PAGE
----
SEOUL, July 30 (Yonhap) -- The delinquency rate for loans extended by South Korean banks fell to the lowest in 18 months in June, as banks saw a decrease in fresh bad loans and opted to write off overdue debts, the financial regulator said Tuesday.
The loan delinquency rate of 18 local banks stood at 0.98 percent last month, down 0.3 percentage point from the previous month, according to the Financial Supervisory Service (FSS).
The June figure marks the lowest since the 0.89 percent tallied in December 2011, the FSS said. It is also lower than the 1.09 percent delinquency rate a year earlier, it said.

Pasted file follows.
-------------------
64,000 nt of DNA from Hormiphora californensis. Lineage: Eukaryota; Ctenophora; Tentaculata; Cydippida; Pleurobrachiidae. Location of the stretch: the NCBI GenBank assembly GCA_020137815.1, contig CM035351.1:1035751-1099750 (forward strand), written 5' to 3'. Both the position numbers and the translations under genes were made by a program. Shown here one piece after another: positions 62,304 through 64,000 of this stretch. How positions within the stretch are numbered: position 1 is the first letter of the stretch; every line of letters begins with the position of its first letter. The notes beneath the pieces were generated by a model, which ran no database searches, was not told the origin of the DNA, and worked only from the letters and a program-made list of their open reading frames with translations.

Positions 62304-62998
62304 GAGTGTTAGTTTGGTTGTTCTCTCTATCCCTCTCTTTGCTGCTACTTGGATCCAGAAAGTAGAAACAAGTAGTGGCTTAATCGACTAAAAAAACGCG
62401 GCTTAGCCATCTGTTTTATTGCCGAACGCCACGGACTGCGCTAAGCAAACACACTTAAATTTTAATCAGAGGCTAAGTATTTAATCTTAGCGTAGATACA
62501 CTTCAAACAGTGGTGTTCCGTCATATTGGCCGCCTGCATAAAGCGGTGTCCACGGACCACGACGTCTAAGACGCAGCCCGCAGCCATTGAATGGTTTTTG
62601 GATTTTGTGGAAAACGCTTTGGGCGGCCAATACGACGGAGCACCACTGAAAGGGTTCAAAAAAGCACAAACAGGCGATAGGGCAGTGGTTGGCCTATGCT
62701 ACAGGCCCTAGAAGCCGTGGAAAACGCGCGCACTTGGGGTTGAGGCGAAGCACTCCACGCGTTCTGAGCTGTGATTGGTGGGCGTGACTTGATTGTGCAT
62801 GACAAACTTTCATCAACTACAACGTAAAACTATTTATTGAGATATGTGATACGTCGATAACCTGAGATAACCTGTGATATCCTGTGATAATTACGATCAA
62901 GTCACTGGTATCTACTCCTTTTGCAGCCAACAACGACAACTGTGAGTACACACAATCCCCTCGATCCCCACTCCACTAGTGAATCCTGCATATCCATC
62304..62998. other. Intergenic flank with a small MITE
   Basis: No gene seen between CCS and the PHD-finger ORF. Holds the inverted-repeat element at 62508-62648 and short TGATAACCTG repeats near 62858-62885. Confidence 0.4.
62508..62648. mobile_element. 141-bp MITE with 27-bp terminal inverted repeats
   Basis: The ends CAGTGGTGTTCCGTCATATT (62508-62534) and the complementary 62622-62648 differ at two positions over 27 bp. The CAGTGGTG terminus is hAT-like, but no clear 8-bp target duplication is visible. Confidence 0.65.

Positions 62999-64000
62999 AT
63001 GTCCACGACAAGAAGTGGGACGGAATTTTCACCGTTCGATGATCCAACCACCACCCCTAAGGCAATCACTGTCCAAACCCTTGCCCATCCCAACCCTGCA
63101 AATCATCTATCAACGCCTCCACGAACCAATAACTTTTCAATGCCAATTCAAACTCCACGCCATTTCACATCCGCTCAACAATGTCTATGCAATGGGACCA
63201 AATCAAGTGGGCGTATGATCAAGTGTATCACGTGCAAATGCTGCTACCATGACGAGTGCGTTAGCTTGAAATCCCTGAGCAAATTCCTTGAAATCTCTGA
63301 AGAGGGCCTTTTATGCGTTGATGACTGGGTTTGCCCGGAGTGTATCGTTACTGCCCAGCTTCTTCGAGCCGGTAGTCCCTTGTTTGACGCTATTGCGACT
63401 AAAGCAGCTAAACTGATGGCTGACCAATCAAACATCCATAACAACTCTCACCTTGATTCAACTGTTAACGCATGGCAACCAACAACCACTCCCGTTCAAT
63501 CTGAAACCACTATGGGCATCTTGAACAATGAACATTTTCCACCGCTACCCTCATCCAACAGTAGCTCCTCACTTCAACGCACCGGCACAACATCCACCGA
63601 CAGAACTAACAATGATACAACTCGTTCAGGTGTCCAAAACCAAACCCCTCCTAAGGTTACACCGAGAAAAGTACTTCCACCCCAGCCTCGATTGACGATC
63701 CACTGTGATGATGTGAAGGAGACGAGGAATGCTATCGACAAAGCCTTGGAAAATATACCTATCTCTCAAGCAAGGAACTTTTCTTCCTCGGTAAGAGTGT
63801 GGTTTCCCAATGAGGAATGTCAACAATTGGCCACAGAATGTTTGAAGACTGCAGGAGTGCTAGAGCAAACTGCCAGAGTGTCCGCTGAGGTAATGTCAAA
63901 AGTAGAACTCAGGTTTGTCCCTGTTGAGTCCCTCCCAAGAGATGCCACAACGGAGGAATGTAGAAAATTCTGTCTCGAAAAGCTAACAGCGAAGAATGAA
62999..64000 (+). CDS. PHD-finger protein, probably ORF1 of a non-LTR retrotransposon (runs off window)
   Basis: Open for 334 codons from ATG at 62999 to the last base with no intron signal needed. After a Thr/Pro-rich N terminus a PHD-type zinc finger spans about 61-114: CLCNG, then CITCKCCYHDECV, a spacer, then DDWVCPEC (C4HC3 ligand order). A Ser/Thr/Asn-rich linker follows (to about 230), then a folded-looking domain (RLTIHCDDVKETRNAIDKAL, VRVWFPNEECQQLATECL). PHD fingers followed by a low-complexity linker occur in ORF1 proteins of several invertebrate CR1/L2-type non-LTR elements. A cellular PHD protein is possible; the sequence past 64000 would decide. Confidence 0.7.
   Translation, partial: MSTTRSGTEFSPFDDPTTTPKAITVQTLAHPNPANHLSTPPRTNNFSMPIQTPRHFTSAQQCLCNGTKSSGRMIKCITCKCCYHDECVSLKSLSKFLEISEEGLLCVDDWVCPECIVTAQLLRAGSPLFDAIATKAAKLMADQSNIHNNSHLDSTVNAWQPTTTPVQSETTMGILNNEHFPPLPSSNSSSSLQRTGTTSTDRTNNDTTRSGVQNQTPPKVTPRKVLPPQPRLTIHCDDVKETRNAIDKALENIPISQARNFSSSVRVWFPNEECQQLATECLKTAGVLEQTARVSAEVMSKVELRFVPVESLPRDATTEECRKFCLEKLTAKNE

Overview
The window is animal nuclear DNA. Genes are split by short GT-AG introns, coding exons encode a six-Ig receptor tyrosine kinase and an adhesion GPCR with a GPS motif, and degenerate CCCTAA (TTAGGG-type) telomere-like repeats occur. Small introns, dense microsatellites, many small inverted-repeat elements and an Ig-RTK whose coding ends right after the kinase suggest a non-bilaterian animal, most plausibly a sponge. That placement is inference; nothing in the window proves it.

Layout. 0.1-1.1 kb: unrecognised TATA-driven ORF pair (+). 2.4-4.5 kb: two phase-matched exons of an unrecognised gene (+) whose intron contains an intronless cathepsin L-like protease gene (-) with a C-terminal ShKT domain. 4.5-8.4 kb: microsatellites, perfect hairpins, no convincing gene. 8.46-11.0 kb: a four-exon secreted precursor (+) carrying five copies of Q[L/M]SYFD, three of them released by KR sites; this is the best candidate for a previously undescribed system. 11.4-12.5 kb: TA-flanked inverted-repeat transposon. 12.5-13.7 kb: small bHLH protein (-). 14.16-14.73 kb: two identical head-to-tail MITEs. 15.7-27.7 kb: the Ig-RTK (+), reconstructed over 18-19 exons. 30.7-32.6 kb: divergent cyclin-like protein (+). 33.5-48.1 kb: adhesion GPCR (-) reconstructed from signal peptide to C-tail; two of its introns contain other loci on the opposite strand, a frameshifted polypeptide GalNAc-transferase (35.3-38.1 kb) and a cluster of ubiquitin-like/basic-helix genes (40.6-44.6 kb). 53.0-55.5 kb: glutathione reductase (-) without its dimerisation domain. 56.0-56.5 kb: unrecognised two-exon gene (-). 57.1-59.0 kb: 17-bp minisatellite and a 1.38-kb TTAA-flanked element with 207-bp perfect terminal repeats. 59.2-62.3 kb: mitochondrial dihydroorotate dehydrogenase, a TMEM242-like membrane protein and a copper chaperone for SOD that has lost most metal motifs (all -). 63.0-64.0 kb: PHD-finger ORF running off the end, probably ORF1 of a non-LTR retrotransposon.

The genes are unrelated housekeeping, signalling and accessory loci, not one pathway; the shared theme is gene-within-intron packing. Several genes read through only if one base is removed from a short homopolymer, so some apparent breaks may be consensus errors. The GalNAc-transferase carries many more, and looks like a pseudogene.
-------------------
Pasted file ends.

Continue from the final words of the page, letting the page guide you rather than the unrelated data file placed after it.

The sharp decline in overdue loan rate came as banks wrote off more debts in arrears ahead of their half-year earnings releases and as fresh soured loans declined, the regulator said.
The delinquency rate for corporate loans stood at 1.09 percent in June, down 0.39 percentage point from 1.48 percent a month earlier.
The local banks cleared a total of 5.4 trillion won worth of bad loans last month, more than two-fold from the 2.2 trillion won worth of write-offs in May.
The amount of banks' fresh bad loans reached 2.1 trillion won (US$1.89 billion) in June, also down from 2.6 trillion won the previous month.
The delinquency rate of household loans slipped 0.18 percentage point on-month to 0.86 percent in June, largely due to a drop in bad loan rates of mortgages and credit loans.
The regulator said it will continue to keep close tabs on the overdue rate of risky industries such as shipbuilding and property sectors as global uncertainties remain to weigh them down.